The High Court has held that an employer was not vicariously liable for its employee's actions in urinating on a co-worker in their shared accommodation.
The Court's decision, CCIG Investments Pty Ltd (ABN 57 602 889 145) v Schokman  HCA 21 delivered on 2 August 2023, provides employers and insurers with a useful example of circumstances which fall beyond the scope of an employer's responsibility for employee misbehaviour.
Mr Schokman was employed by CCIG at a restaurant on Daydream Island in the Whitsundays. He was required under his employment contract to live on the island in shared accommodation.
Mr Schokman shared his room with another employee who worked in the restaurant, Mr Hewett. Mr Schokman held the superior position as a supervisor while Mr Hewett was a team leader.
On the night of 6 November 2016, Mr Hewett had been drinking at the bar before returning to the shared accommodation, where he complained to Mr Schokman about work matters. Mr Schokman said he did not wish to discuss such issues at home and Mr Hewett left the unit, taking some drinks with him.
Early the next morning, Mr Hewett returned to the unit heavily intoxicated. Mr Schokman awoke in a distressed state to find Mr Hewett urinating on him, causing a cataplectic attack, an episode involving sudden loss of voluntary muscle tone triggered by emotional distress. It was accepted that Mr Hewett's actions were unintentional due to his level of intoxication.
Mr Schokman brought a proceeding in the Queensland Supreme Court seeking to recover damages from the employer for the injuries he suffered as a result of the incident.
At trial, one aspect of Mr Schokman's claim was that the employer was vicariously liable for the negligent acts of Mr Hewett.
That claim failed with the trial judge finding the actions of Mr Hewett were not committed in the course of his employment.
However, Mr Schokman brought an appeal in the Court of Appeal, which was allowed. Their Honours relied on the fact Mr Hewett was obliged to occupy the room under his employment contract to find the necessary connection between his actions and his employment, finding he was not a "stranger" to his employment at the time.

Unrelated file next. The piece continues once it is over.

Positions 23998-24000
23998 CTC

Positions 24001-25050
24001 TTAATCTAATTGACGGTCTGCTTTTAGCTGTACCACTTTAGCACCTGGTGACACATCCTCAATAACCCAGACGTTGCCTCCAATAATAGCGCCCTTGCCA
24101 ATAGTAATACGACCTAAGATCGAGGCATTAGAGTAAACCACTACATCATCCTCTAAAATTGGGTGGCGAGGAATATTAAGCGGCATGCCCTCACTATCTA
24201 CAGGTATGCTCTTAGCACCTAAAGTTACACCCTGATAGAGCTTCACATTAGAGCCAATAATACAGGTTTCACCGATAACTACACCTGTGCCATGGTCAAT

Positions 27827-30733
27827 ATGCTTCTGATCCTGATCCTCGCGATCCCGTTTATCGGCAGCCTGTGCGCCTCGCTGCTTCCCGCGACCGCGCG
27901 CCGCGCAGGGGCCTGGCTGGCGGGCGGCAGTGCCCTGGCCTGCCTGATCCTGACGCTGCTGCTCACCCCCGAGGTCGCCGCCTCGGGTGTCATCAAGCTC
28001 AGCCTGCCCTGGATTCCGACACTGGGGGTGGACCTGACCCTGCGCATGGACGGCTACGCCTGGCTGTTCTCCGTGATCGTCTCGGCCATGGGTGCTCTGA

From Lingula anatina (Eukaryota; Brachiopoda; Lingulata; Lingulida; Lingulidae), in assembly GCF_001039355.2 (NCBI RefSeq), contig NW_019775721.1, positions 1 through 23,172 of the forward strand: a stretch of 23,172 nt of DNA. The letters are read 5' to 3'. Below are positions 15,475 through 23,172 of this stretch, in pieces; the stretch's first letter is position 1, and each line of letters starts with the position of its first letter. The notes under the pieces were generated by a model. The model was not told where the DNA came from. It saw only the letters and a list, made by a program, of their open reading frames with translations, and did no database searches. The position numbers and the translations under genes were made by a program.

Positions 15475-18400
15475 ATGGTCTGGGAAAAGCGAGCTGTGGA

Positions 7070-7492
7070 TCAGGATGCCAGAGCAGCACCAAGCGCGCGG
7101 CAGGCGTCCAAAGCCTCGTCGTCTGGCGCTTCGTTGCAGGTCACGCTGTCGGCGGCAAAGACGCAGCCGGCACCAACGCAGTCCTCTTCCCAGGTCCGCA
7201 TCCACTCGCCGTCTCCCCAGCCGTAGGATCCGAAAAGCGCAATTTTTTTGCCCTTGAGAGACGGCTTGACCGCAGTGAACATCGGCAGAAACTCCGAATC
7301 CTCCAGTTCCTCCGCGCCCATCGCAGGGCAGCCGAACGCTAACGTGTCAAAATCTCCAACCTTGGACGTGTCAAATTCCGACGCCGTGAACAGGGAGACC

High Court appeal
CCIG appealed the Court of Appeal's decision to the High Court which allowed the appeal unanimously.
The High Court held an employee's wrongful act must be done in the course or scope of employment in order for liability to attach to the employer.
Their Honours held that, while an unauthorised, intentional or even criminal act may be committed in the course of employment, an employer is not responsible for every act an employee chooses to do. As such, an act done when an employee is on a "frolic of their own" will not attract liability.
Nothing in the present case pointed to the drunken actions of Mr Hewett being authorised, required by or incidental to his employment. Their Honours found that, in truth, those actions had no real connection to employment.
Their Honours referred to a decision of Bugge v Brown, where it was held the act of an employee may be regarded as that of a stranger when they do something so remote from their duty as to be altogether outside of, and unconnected with, their employment.
Their Honours held the functional, geographical and temporal aspects of the course of employment were absent in the present case.
Mr Schokman sought to draw similarities to another High Court decision of Prince Alfred College where a college was found vicariously liable for sexual abuse perpetrated by a teacher.
However, Their Honours held that, unlike in Prince Alfred, there was no position of power and intimacy in the present case and Mr Hewett was not assigned any special role concerning Mr Schokman. At most, the shared accommodation created physical proximity between the two men.
While the facts of this case are unique, the High Court's decision provides employers and insurers with a useful example of circumstances which fall beyond the scope of an employer's responsibility for employee misbehaviour.
The decision provides a measure of clarity in a complex area of law as it relates to common law liability. Ultimately, where an employee's actions are as remote from their actual employment as those of Mr Hewett were, employers should not bear responsibility.
Finally it should be noted that this decision does not directly impact the vicarious liability of employers or persons conducting a business or undertaking (PCBUs) that arises under specific statutory schemes such as work health and safety (WHS) laws and the recently extended prohibitions of sexual harassment. Those duties of employers and PCBUs remain in place.
This article was written by our team at TG Legal + Technology.